The obvious freedom that has emerged post Mubarak is the sense that people can protest against the ills they see in society. This led to protests in November and December last year when Mursi gave himself powers which effectively put him above the law, and also against the constitution which was being drafted in secret.

The emergence of political opposition has led to an increase in protest with opposition leaders such as Mohamed El Baradei, who tweeted on Thursday urging people into the streets to “complete the objectives of the revolution” encouraging people to make themselves heard.

Ms Morayef said: “What has changed is there is much more space for criticsm and protest, as well as more space for political parties. That space is not safe, but it has meant that people can mobilise much more freely.”

However, she predicted that this will mean an increase in violent clashes. She said that on one side you have an unreformed police force which is inclined to resort to its former tactics of brute force, being met by a public which is more ready to respond with violence of its own.

There is a continuing sense of impunity for the security and armed forces – Diana Eltahawy, Amnesty International

And though there is a sense that people are more free to express their protest, Ms Morayef also raises concerns that freedom of expression is in fact worse under Mursi than it was under Egypt’s dictator Mubarak.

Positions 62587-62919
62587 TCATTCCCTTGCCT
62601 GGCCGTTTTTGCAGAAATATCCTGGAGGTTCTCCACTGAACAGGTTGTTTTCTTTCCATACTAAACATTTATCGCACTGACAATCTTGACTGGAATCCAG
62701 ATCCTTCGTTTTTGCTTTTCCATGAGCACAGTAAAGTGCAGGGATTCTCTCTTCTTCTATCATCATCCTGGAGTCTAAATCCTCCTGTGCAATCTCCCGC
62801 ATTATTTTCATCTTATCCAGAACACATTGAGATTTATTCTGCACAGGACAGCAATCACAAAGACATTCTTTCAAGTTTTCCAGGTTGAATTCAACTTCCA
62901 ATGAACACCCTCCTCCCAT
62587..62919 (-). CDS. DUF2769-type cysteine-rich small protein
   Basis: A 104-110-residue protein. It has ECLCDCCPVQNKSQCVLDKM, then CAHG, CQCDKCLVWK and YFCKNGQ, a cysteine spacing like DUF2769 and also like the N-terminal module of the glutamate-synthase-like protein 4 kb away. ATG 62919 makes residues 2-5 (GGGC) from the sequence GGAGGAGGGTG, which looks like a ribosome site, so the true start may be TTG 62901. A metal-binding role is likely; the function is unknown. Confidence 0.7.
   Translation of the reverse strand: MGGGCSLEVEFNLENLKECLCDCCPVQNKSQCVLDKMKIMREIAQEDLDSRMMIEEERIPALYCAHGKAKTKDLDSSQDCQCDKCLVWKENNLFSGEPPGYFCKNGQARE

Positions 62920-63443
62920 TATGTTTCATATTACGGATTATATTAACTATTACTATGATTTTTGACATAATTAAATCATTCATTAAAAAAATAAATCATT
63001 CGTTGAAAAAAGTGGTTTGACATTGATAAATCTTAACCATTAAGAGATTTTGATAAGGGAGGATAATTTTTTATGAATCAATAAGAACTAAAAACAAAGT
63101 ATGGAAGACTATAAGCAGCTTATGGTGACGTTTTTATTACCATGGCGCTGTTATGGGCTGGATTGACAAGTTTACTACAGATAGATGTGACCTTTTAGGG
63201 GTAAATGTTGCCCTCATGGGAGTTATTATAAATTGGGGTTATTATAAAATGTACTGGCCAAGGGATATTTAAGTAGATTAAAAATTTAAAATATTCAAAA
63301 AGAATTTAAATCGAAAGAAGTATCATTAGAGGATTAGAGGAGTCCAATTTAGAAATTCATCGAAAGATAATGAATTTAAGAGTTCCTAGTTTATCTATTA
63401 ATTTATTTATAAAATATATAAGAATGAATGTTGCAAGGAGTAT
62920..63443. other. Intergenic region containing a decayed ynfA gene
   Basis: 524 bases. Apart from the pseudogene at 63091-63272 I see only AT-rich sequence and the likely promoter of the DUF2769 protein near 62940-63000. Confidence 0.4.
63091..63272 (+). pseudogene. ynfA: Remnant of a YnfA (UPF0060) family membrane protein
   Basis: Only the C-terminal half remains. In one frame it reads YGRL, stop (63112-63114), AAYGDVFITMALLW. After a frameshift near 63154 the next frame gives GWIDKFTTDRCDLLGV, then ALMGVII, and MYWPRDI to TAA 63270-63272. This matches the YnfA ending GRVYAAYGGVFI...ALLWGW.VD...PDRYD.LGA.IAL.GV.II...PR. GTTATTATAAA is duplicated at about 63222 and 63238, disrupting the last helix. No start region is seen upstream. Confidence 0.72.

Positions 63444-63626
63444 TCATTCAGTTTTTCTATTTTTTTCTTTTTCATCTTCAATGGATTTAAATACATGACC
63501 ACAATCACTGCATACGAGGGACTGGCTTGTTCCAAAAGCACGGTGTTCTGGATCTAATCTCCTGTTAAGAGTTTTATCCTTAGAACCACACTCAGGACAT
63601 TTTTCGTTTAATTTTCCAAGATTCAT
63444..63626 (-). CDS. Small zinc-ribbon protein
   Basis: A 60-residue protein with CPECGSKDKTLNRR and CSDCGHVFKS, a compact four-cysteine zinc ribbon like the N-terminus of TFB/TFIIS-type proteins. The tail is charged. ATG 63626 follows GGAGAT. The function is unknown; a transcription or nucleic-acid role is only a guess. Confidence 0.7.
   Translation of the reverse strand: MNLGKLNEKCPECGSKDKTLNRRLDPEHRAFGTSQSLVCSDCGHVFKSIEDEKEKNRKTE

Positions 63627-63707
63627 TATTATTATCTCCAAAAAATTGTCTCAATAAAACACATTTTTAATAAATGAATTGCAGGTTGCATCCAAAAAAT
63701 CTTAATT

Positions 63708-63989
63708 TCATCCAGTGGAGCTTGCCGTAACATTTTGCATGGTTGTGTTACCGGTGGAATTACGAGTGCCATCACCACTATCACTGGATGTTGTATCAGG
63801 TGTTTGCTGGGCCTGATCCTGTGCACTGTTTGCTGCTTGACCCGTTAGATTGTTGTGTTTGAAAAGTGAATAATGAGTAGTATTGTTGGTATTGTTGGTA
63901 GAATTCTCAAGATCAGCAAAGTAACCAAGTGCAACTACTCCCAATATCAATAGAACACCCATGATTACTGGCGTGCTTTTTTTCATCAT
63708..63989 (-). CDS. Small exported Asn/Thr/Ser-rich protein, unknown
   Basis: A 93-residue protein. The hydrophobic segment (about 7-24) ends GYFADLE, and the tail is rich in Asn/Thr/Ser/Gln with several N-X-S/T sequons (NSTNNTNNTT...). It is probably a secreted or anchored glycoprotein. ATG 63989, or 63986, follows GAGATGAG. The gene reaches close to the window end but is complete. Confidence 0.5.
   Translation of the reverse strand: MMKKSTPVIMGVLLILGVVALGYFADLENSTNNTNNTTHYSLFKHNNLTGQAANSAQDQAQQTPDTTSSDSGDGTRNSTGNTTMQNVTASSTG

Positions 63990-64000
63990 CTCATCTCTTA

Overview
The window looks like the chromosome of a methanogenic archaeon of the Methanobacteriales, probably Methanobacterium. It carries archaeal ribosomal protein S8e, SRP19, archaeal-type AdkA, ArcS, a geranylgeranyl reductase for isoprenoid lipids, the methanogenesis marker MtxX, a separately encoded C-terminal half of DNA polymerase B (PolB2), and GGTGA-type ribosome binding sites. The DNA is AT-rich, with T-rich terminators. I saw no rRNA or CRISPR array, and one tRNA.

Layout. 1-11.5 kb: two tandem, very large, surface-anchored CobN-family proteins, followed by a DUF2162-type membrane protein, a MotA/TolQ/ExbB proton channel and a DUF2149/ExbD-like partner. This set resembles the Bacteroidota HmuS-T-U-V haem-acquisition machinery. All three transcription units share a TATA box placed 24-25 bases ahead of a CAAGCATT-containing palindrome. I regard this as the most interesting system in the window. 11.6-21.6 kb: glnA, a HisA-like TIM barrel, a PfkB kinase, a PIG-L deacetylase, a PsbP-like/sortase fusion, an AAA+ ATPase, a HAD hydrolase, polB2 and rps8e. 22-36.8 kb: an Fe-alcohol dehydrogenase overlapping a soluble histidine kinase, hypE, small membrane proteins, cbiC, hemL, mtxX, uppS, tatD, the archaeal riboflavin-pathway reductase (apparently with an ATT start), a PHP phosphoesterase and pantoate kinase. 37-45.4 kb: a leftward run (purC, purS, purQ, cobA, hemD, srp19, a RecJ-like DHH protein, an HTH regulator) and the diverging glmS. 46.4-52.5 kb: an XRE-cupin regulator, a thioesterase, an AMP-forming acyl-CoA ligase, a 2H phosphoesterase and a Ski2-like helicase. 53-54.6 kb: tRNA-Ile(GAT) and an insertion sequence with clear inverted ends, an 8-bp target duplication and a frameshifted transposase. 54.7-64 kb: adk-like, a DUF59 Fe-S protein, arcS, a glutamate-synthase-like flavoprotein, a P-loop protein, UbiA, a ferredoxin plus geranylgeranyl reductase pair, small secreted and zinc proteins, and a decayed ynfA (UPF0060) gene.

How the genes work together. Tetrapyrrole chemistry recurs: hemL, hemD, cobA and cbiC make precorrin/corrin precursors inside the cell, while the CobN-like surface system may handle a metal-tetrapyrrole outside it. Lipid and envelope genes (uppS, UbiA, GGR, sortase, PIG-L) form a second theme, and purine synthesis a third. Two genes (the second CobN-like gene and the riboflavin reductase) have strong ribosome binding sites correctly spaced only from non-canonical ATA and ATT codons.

“You might say that we can see eveybody criticising Mursi in the media, and that this is a positive sign,” she said. “That is not how I would measure freedom of expression.

“What we have seen is a surge of prosecutions against journalists and unprecedented instances of the presidency pushing for those prosecutuions itself. If those journalists are prosecuted they will be going to jail.

“This would happen under Mubarak from time to time but not the amount we are seeing now. A related problem is an increase in the number of blasphemy prosecutions,. These are extremely worrying and specific to the post Mubarak era.”

Protestors in Tahrir Square on the second anniversary of the Egyptian uprising (picture: Retuers)

Social Justice

One of the key issues at the centre of the current protests (pictured in Tahrir Square, above), however, is directly related to the actions of security forces during the original 25 January uprising.

More than 800 people died in the clashes over an 18-day period, and there is a feeling, Amnesty International researcher Diana Eltahawy says, that the security forces still retain immunity from prosecution for any human rights violations.

“People are protesting because the aspirations of two years ago have yet to be realised,” she told Channel 4 News from Cairo. “The fact that every single official who has been elected has pledged to change things, to hold people accountable for human rights violations, and has yet to fulfil these promises.

“There is a continuing sense of impunity for the security and armed forces.”

She said that most cases that have made it to court have ended in acquittals, and that one of the reasons for this is that investigations are often be conducted by members of the security forces into “their own buddies”.

“(The lack of perceived justice) is a very significant,” she said. “There are slogans being put up now calling for ‘justice for the martyrs’. And it is not just those killed in the 25 Jan protests, it is also the 120 who have died since.”

“But one thing has changed, people have come to realise that they won’t be going back to the 30 years of Mubarak rule. They know they have the power to continue protesting, to continue reacting to negative events.”